Sometimes I do a bit of post-processing; I'll make a duplicate layer on top of the original, and crop out all the background from the top layer, leaving the avatar (and occasionally also any objects in the foreground).  For close-ups I'll use a heavily-feathered selection around the face. Then I raise the brightness and saturation just a little on that layer/area. I can also fake depth-of-field by slightly blurring the bottom layer.

I use Paintshop Pro because it's way cheaper than Photoshop, and way easier to use then GIMP.

Thank you!

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Posted (edited)
22 hours ago, s2Pandora said:

I have a hard time taking far-away screenshots of my avatar. The lost details bother me. =( If anybody has any tips for screenshots in general that they'd like to share, i'm all ears!(or eyes). I'd be much appreciative. ❤️ I know very little about taking screenshots of characters/avatars and have always been more of the scenic screenshot type of person.

SLScreenshotstand.thumb.png.01c82cc97c4fa55d30f8c4b6de12d0ca.png

My own approach most resembles that of Orwar, with a bit of Matty thrown in too.

Rather than repeat what they've said with slight variations, I'll just throw in some fragmentary observations and suggestions.

1) Composition is for me the most challenging part. One rule of thumb (which, like all rules, should be broken sometimes) is to use the "Rule of Thirds" to set the focus of your picture's attention. This involves dividing the pic into thirds horizontally and vertically, and trying to place the picture's focus (for instance, your face) at one of the intersections of the horizontal and vertical grid. So, for instance, in the last picture i posted here, you can see that my face, and specifically my mouth, correspond with the upper right-hand intersection. It creates more interest in the picture, although, again, I think it can be overused (and I think I do overuse it).

894369686_RuleofThirds-Blank.thumb.jpg.afd58706224d63c063c86627bcfd8ff7.jpg

 

2) Depth of field and shadow can be really important, but be aware that if you are using a really high resolution picture, one that is significantly larger than your screen resolution (my pics are usually 4999px or 6000px wide), the expanded size will severely weaken the effect of DoF and shadow blur. I ramp both up significantly (esp. shadow blur, which I use all the time, and which I generally manually set at 12 or 16), knowing that the actual effect when it appears on the saved image will be much less pronounced that it appears in my viewer.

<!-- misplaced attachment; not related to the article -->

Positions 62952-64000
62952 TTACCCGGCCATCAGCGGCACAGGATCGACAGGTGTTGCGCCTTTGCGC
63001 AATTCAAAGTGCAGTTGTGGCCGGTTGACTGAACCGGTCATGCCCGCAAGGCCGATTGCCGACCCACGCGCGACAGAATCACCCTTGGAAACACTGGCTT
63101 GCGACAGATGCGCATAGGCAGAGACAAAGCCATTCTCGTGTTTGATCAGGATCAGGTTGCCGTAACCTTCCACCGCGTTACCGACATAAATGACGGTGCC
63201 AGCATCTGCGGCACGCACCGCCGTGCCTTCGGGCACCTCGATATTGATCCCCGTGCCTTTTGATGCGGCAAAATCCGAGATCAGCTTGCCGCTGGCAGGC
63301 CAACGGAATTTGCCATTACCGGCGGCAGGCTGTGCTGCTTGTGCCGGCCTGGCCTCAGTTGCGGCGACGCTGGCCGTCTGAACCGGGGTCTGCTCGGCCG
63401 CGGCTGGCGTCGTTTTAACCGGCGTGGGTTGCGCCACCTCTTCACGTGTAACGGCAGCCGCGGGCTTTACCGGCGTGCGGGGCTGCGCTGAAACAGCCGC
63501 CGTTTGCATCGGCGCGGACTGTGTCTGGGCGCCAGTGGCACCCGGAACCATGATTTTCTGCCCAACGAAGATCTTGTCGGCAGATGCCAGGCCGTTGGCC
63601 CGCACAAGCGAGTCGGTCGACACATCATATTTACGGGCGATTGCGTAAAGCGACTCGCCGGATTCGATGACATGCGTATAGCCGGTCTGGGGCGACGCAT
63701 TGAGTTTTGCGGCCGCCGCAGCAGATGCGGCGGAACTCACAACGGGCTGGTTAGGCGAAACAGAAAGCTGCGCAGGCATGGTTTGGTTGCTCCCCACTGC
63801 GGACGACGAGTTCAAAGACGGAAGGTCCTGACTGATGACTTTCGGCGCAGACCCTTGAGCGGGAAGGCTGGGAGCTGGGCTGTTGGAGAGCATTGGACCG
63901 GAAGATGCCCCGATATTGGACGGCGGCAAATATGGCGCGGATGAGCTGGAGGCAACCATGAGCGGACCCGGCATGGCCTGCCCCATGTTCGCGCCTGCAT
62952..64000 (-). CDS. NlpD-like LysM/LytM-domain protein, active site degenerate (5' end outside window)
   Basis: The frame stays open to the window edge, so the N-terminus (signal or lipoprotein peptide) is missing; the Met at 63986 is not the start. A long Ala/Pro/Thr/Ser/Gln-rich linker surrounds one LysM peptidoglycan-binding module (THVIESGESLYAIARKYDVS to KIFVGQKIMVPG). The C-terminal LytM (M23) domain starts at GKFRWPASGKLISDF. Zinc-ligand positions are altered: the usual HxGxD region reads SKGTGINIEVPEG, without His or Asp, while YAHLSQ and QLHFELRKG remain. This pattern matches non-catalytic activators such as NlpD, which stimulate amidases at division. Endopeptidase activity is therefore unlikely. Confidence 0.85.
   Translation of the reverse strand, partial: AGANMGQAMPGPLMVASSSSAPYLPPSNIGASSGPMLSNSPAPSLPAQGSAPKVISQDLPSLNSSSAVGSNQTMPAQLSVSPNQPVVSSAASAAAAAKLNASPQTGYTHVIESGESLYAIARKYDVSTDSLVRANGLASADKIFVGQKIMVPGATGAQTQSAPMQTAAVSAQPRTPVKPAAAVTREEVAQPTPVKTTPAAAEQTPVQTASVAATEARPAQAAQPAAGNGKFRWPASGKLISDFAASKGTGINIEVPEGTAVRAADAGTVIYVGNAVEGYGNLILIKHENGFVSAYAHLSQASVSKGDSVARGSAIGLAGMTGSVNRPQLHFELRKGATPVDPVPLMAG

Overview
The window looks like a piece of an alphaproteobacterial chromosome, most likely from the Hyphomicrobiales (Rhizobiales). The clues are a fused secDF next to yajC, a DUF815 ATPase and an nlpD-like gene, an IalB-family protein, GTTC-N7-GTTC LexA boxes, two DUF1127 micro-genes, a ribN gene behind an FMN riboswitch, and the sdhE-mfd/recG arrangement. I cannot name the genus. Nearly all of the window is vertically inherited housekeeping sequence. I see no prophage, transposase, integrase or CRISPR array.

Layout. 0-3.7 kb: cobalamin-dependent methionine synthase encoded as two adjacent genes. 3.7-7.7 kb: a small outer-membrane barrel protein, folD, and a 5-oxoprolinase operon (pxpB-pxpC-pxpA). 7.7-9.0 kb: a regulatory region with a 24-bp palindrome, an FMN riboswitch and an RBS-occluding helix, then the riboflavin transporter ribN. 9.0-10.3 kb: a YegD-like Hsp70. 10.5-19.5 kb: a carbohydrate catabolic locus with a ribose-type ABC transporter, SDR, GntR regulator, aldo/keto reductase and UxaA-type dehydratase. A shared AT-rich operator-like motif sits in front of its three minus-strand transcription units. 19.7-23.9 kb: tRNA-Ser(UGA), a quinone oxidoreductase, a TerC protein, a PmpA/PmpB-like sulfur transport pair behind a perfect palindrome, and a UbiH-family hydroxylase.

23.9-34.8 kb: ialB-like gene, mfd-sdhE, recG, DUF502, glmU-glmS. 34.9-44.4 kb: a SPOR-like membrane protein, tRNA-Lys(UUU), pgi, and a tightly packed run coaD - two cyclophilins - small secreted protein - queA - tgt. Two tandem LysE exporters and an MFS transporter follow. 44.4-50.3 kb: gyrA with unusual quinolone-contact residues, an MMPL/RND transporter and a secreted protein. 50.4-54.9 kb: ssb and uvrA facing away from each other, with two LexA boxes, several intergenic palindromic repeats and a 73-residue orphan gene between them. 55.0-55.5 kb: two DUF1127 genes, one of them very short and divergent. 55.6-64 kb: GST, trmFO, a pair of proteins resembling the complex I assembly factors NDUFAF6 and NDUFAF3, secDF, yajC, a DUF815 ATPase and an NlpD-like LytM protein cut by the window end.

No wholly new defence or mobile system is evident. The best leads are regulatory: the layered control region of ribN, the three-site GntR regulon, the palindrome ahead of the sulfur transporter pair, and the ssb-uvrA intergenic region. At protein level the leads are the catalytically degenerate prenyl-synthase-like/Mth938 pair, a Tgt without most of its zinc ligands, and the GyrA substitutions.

3) I don't use Windlight nearly as often or so well as I should, but one thing I sometimes do is set the scene to Ambient Dark in the presets. This effectively eliminates any ambient light, leaving just local lights working: it allows me more control over the precise lighting and shadow, using projectors and non-projector lights. Remember too that you can change the time of day in Windlight, and adjust the angle of the sun/moon, so that shadows are cast in different directions.

 

4) Two settings in Phototools that it's easy to forget, but that can make a difference, are under the "General" tab. LoD, or Level of Detail, adds, yes, more detail to objects, esp. mesh. I try to set it to 4 or so. And Anti-Aliasing, at the bottom, should also usually be set high (I have mine at 16x) so that rough edges on curves and circles are smoothed out a bit. Both of these can impact your computer performance though, so be careful!

 

There are lots of other things too, but that's probably enough from me for now! We really need a separate thread for this kind of thing in the Art, Music, and Photography forum.

Edited by Scylla Rhiadra
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Has anyone seen my wallet? Will you lend me L$ 2 for a candy bar? I promise to pay you back on Tuesday! 😁

 

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Posted (edited)
On 3/23/2019 at 6:13 PM, s2Pandora said: